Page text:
Being entirely instrumental, save for the final song “Louder than Words,” “The Endless River” tends to be a bit on the forgettable side, as it’s often difficult to distinguish one song from another, considering how they blend into each other. Then again, this was likely Pink Floyd’s intention, as each song is labeled by the side of vinyl it appears on, as if each side were one flowing song instead of three or four separate entities. The first side, which features the trio of “Things Left Unsaid,” “It’s What We Do” and “Ebb and Flow,” is probably the best of the bunch.

Overall, “The Endless River” is far from an ambitious project, but it serves its purpose well, and the fact that it gave longtime fans a solid batch of new material to chew on is worth praising.

12. “A Momentary Lapse of Reason” (1987)

Following the messy exit of Waters in 1985 and a series of legal disputes, Pink Floyd veered in a new direction once again, as Gilmour, Mason and the newly re-hired Wright were joined by fifteen additional musicians and five additional songwriters for the more pop-oriented “A Momentary Lapse of Reason.”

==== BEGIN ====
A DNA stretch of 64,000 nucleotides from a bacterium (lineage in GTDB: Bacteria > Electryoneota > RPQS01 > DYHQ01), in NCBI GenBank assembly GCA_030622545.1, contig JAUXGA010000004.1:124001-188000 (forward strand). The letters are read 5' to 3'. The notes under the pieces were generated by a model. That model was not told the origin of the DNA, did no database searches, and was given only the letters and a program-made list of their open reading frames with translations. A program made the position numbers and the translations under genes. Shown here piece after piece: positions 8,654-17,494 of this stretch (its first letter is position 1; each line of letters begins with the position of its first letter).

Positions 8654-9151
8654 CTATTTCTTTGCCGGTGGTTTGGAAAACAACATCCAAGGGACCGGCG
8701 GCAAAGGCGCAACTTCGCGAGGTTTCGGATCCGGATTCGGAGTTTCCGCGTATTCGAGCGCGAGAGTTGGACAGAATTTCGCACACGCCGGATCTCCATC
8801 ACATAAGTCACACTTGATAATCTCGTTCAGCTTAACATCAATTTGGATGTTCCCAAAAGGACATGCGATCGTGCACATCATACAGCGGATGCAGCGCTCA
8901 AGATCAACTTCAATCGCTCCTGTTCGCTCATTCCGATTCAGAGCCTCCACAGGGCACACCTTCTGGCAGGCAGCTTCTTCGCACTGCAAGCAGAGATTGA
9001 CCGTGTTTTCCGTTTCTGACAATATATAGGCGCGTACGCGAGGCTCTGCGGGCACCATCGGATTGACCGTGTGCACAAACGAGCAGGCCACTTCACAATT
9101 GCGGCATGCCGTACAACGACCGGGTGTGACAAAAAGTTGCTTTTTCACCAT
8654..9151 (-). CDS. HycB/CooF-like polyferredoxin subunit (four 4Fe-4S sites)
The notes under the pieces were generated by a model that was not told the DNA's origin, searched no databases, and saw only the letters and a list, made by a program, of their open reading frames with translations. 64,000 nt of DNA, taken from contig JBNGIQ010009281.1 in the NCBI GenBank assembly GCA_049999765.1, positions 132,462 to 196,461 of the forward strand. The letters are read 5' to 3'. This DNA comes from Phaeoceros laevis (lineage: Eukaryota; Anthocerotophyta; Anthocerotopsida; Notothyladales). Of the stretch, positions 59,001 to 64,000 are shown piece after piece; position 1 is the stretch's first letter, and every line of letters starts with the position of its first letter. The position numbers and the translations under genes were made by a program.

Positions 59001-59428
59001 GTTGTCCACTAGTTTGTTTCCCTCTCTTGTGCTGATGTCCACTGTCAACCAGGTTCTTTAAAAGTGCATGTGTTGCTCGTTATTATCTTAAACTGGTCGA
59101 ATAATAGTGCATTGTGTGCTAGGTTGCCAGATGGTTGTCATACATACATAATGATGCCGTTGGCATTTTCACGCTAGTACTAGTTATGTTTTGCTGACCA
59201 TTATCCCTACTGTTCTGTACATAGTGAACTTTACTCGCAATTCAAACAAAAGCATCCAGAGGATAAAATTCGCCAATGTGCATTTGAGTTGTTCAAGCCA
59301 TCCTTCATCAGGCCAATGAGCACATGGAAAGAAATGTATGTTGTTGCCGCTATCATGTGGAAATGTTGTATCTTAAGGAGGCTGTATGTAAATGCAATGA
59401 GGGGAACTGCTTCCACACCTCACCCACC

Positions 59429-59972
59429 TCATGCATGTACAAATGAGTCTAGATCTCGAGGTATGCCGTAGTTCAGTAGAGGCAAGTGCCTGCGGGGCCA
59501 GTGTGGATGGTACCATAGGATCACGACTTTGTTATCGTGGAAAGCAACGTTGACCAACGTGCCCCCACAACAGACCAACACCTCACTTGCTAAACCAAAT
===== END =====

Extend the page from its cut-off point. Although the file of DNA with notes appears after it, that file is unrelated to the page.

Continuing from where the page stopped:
As the first record without Waters, “A Momentary Lapse of Reason” has often been panned for being drenched in cheesy ‘80s production and lacking the same high-quality songwriting of previous efforts. While there is some validity to these criticisms, they also undercut the successes that Pink Floyd was able to achieve. There’s some genuinely excellent stuff here, namely “Learning to Fly,” “On the Turning Away” and especially “Sorrow,” a heavy-hitting closer that features some of Gilmour’s very best guitar work.

The rest of the album ranges from solid (“Yet Another Movie,” “The Dogs of War”) to weak (“A New Machine,” “Round and Around”), but nothing is truly as atrocious as some critics would have you believe.

“A Momentary Lapse of Reason” may feel a bit underwhelming compared to past triumphs, but the band’s knack for musicianship was not lost, and there are enough enjoyable moments here to warrant some appreciation.

11. “A Saucerful of Secrets” (1968)

A paradigm record for Pink Floyd, “A Saucerful of Secrets” is unique in that it is the only album that features contributions from all five members, being Barrett’s last and Gilmour’s first.